Based on: Ephesians 4:1-6
One of Aesop’s fables goes like this. A lion used to prowl around a field in which four oxen used to live. Many times he tried to attack them; but whenever he came near they turned their tails to one another, so that whichever way the lion tried to attack he was met by the horns of one of them. At last, however, they started arguing among themselves, and each went off to pasture alone in a separate corner of the field. Then the lion attacked them one by one and soon made an end of all four. What is the lesson? United we stand, divided we fall.
Today is Unity Sunday. Is this little story from Aesop’s fables a good illustration of the unity we have here at St. John’s? I think you find some similarities, but also some important differences.
For a time the four oxen in the story have unity, don’t they?They work together for a common goal. But we are not going to focus on how they survived because they stuck together. Instead, take a look at the foundation for their unity. They had a common faith. Each one was convinced in his own mind 1) that their enemy was dangerous, even deadly, and 2) that forming an X with each one facing out was the best way to defend themselves. You could say that they had faith in those two principles and the unity they displayed whenever the lion came around, the way they worked together, was just the natural result of believing the same thing. Right?
So let’s make this general statement regarding unity: True unity, like the unity here at St. John’s, only comes from having a common faith. Maybe that’s a pretty big statement to make based on a little story about four oxen, but I really didn’t get it from the story. That’s what God’s Word says.
Paul says “Make every effort to keep the unity of the Spirit” and then he goes on to describe the basis for our unity. He says, “There is one body and one Spirit—just as you were called to one hope when you were called—one Lord, one faith, one baptism; one God and Father of all, who is over all and through all and in all.”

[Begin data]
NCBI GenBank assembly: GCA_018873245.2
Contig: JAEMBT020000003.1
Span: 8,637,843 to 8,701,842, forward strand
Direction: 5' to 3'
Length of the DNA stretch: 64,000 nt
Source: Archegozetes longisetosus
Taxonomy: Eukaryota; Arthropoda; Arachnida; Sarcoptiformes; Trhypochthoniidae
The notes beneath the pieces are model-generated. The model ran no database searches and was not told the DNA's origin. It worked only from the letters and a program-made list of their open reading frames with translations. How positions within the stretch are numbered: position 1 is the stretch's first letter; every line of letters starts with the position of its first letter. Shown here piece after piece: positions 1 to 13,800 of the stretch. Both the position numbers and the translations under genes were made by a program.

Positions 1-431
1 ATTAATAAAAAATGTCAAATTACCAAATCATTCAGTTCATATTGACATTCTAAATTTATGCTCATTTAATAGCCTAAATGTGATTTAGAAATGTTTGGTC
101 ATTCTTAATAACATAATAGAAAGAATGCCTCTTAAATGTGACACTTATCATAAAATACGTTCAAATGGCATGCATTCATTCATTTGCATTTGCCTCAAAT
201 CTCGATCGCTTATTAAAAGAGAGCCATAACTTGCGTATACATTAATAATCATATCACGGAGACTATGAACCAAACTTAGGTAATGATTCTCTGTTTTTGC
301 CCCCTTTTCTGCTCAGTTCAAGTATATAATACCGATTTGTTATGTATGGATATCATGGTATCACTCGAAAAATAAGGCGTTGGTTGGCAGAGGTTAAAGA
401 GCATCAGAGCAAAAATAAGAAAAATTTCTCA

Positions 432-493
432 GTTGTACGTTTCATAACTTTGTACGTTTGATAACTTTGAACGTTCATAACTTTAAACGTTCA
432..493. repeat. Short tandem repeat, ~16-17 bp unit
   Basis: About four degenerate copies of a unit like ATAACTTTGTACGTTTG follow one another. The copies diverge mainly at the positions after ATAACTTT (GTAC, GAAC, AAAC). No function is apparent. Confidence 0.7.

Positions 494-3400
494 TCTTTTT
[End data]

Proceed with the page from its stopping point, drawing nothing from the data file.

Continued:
The basis for our unity is the one true God. Paul describes our God – he describes the trinity that is within itself perfect unity. This description has three sets of three terms. In the first three he talks about the Holy Spirit – one body, one spirit, one hope. This one Spirit has made us into one body of believers by calling us to one hope, namely the sure hope of an eternity with God in heaven because of Jesus Christ. It is the Holy Spirit who created faith and brought us into this unity with God and with other believers.
Next, Paul talks about God the Son, Jesus Christ – one Lord, one faith, one baptism. Jesus Christ is our one Lord. He became our Lord by living a life without sin for us and dying on the cross for our sin. He purchased us for himself with his own blood. He is our master, our Lord. Before faith in Christ we were disunified, each of us trying to follow our own desires, but now we all follow the same Lord. We have one faith, that is, one set of teachings given to us in Holy Scripture, that we believe. And one baptism as God’s means of bringing us into this unity.
Third, Paul talks about the Father – He is God. He is our heavenly Father. And the last term is a triad in itself – he is over, through and in all. He controls all things for our good and he works through us by living in us.